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  • A Future without Hate or Need: The Promise of the Jewish Left in Canada by Ester Reiter
  • Philip Mendes
A Future without Hate or Need: The Promise of the Jewish Left in Canada
Ester Reiter
Toronto: Between the Lines, 2016
xiii + 340 pp., $26.21 (paper)

Over the past five years, a number of authors have critically examined the complexity of the historical Jewish-Left alliance. They include, most notably, Jack Jacobs (Jews and Leftist Politics [Cambridge University Press, 2017]); Matthew Hoffman and Henry Srebrnik (A Vanished Ideology [State University of New York Press, 2016]); Alain Brossat and Sylvie Klingberg (Revolutionary Yiddishland [Verso, 2016]); Colin Shindler (Israel and the European Left [Continuum, 2012]); and Philip Mendes (Jews and the Left [Palgrave, 2014]).

As a collective, these texts interrogate the key factors that attracted Jews to the political Left, the extent to which they identified as Jews per se, the reasons why the Jewish-Left alliance declined, and whether there is likely to be a revival of the Jewish-Left connection in the future. Although they vary from sole authored texts to edited contributions, their locational focus tends to be at least regional if not global with an emphasis on the commonality of Jewish Left experiences across borders.

In contrast, Ester Reiter limits her study to Canada and specifically to the pro-Soviet subsection of the Jewish Left in that country, as personified by the activities of the United Jewish People's Order (UJPO) and its predecessor groups from approximately the 1920s to the 1950s. Her narrative is based primarily on oral history sources and also on primary and secondary movement documents. This discrete focus enables a particularly rich analysis of the UJPO subculture, including exploration of their secular after-school programs or shuls, summer camps, theatre groups, women's groups, choirs, newspapers, social service benefits, and other educational and social activities based on Yiddish language and culture. Reiter rightly praises the movement for its unusually strong opposition in the 1930s to antiblack racism and offers a vivid description of the movement's connection with the famous American black singer and Communist Paul Robeson. But at times the book would arguably have benefited from a less parochial and broader global orientation to the key issues and events that impacted the study subgroup.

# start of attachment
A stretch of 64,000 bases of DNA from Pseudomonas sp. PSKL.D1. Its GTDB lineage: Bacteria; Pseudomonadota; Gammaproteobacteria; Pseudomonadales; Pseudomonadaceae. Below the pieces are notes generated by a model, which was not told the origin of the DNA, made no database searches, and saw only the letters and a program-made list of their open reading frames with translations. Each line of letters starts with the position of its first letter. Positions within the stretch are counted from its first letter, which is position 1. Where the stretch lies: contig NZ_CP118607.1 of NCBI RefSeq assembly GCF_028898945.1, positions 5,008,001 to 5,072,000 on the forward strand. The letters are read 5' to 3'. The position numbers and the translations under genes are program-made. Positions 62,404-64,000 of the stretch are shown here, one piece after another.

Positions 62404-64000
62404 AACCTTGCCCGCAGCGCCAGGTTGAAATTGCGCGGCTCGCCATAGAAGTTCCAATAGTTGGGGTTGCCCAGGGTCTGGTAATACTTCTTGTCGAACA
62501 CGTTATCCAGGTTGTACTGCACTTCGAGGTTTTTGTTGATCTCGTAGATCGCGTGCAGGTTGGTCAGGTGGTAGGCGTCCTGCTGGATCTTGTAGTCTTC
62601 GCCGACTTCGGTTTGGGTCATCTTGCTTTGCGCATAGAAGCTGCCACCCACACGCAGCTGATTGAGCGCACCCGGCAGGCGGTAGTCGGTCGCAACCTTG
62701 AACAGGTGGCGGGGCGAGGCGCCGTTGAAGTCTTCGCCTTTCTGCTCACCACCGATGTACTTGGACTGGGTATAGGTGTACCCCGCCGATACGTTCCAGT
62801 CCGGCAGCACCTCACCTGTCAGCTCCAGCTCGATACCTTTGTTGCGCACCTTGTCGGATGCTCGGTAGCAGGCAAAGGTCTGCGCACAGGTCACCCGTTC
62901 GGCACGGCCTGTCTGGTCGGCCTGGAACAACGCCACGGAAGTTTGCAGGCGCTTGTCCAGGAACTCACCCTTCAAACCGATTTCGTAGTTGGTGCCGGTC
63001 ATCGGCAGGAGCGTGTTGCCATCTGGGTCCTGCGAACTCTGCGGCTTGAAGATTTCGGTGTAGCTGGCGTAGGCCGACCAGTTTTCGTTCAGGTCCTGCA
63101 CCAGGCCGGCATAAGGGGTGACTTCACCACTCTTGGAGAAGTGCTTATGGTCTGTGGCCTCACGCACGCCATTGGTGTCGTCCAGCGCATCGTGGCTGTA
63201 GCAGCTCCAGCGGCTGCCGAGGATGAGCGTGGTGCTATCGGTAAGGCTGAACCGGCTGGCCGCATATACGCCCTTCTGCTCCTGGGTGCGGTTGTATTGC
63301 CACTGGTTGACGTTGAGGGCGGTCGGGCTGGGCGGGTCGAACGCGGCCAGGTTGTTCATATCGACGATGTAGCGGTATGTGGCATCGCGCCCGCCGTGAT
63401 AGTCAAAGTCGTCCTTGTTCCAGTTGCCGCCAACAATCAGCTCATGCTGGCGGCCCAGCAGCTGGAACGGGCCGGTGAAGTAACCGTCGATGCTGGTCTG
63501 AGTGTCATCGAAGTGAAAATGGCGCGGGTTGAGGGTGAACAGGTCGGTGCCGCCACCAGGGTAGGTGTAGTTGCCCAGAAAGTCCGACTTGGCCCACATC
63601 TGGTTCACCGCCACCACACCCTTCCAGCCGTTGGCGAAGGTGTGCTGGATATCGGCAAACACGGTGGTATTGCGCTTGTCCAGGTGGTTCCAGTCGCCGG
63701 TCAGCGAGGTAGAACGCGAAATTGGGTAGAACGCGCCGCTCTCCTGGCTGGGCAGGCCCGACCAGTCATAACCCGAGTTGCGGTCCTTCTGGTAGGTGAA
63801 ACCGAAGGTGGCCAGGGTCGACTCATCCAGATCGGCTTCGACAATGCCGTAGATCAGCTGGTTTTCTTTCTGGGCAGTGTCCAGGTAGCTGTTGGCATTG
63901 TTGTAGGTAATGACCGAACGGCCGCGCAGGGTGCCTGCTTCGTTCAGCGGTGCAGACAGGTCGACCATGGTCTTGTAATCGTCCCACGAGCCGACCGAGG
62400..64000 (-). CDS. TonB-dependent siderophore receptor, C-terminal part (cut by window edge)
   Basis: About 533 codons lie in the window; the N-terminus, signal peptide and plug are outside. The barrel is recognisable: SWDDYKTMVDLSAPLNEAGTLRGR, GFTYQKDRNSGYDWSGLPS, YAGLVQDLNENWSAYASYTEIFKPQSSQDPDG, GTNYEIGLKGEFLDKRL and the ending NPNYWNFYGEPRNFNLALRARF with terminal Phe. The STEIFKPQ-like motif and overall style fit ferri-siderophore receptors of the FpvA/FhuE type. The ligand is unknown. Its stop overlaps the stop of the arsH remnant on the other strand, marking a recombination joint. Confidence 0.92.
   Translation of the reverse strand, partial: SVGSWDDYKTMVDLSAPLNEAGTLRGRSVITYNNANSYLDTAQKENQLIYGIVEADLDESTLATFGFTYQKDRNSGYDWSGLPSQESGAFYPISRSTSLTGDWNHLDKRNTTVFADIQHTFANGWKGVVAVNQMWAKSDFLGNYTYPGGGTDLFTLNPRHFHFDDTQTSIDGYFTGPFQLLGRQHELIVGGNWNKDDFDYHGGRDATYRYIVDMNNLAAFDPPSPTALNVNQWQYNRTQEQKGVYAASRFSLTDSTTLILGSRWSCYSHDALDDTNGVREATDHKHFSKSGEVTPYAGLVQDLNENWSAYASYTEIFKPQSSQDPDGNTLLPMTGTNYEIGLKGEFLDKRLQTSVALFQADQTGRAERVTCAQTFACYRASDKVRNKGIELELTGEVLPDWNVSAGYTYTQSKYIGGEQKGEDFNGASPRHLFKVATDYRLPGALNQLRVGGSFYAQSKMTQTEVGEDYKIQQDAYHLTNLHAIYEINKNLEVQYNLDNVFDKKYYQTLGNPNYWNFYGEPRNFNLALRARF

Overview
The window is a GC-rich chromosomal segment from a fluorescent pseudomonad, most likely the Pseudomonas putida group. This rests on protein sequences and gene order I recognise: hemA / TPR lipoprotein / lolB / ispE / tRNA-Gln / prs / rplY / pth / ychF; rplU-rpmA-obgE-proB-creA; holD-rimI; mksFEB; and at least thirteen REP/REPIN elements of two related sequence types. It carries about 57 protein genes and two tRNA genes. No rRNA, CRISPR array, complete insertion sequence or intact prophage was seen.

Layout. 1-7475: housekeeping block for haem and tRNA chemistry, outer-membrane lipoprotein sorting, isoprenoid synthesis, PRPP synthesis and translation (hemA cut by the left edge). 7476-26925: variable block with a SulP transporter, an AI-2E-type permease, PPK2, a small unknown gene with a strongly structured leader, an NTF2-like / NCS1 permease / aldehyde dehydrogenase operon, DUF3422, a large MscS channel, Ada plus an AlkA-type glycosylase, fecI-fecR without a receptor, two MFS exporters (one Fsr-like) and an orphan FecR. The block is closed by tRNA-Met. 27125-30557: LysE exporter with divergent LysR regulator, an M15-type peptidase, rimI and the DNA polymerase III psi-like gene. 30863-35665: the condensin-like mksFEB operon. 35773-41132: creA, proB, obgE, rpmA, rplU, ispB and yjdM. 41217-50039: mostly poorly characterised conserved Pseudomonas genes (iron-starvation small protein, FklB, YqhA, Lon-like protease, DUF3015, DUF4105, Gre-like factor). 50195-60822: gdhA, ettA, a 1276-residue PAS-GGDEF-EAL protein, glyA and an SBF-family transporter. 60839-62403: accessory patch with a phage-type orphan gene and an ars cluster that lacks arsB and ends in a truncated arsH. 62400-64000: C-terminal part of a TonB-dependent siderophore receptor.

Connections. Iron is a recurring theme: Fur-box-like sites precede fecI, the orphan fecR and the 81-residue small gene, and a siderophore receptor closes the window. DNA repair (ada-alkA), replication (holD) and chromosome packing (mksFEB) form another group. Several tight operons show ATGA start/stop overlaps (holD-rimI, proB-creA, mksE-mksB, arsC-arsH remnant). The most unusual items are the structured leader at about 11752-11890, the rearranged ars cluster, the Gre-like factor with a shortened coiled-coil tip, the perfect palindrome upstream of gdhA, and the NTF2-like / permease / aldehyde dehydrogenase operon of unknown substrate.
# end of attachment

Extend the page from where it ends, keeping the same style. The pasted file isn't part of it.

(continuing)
Reiter is herself a member of the still existing UJPO, and a major aim of her book is to reiterate the continuing relevance of their social justice and human rights ideals for progressive Jews today. She emphasizes that while the UJPO was "communist-led" (4), its participants were not all members of the Communist Party or even self-identified communists. However, their faith in the Soviet Union and an accompanying doctrinaire approach segregated them from the much larger number of left-wing Jews active in the Bund, Labour Zionist, and other socialist and anarchist groups. She describes them as Jewish internationalists who actively integrated their Left and Jewish identities, albeit within a class-based tradition that rejected the notion of a unified Jewish collective. She insists that they were not assimilated or "self-hating Jews" (9) who rejected or denied their Jewish origins. Rather, they constructed their political activities as promoting both working-class and Jewish concerns. [End Page 119]

Reiter attributes the large Jewish participation in the Canadian Left to the same dual forms of class and ethnic oppression that drove Jewish leftism globally. Most activists arrived in the early twentieth century from Eastern Europe where they had experienced violent anti-Semitism and poverty, and these harsh conditions were repeated in Canada. The large numbers of Jews who settled in cities such as Montreal, Toronto, and Winnipeg experienced low wages and terrible working conditions, poor housing, ill health, and general disadvantage. They also confronted serious manifestations of popular and official racism.

The pro-Soviet Jews maintained a powerful if naive belief that the existence and actions of the Soviet Union were good for the Jews. Reiter is not uncritical of their reluctance to acknowledge the brutal anti-Semitism of Stalin's regime. But her analysis is limited at times by her binary ideological approach. To be sure, she laments the secret trial and execution of leading...


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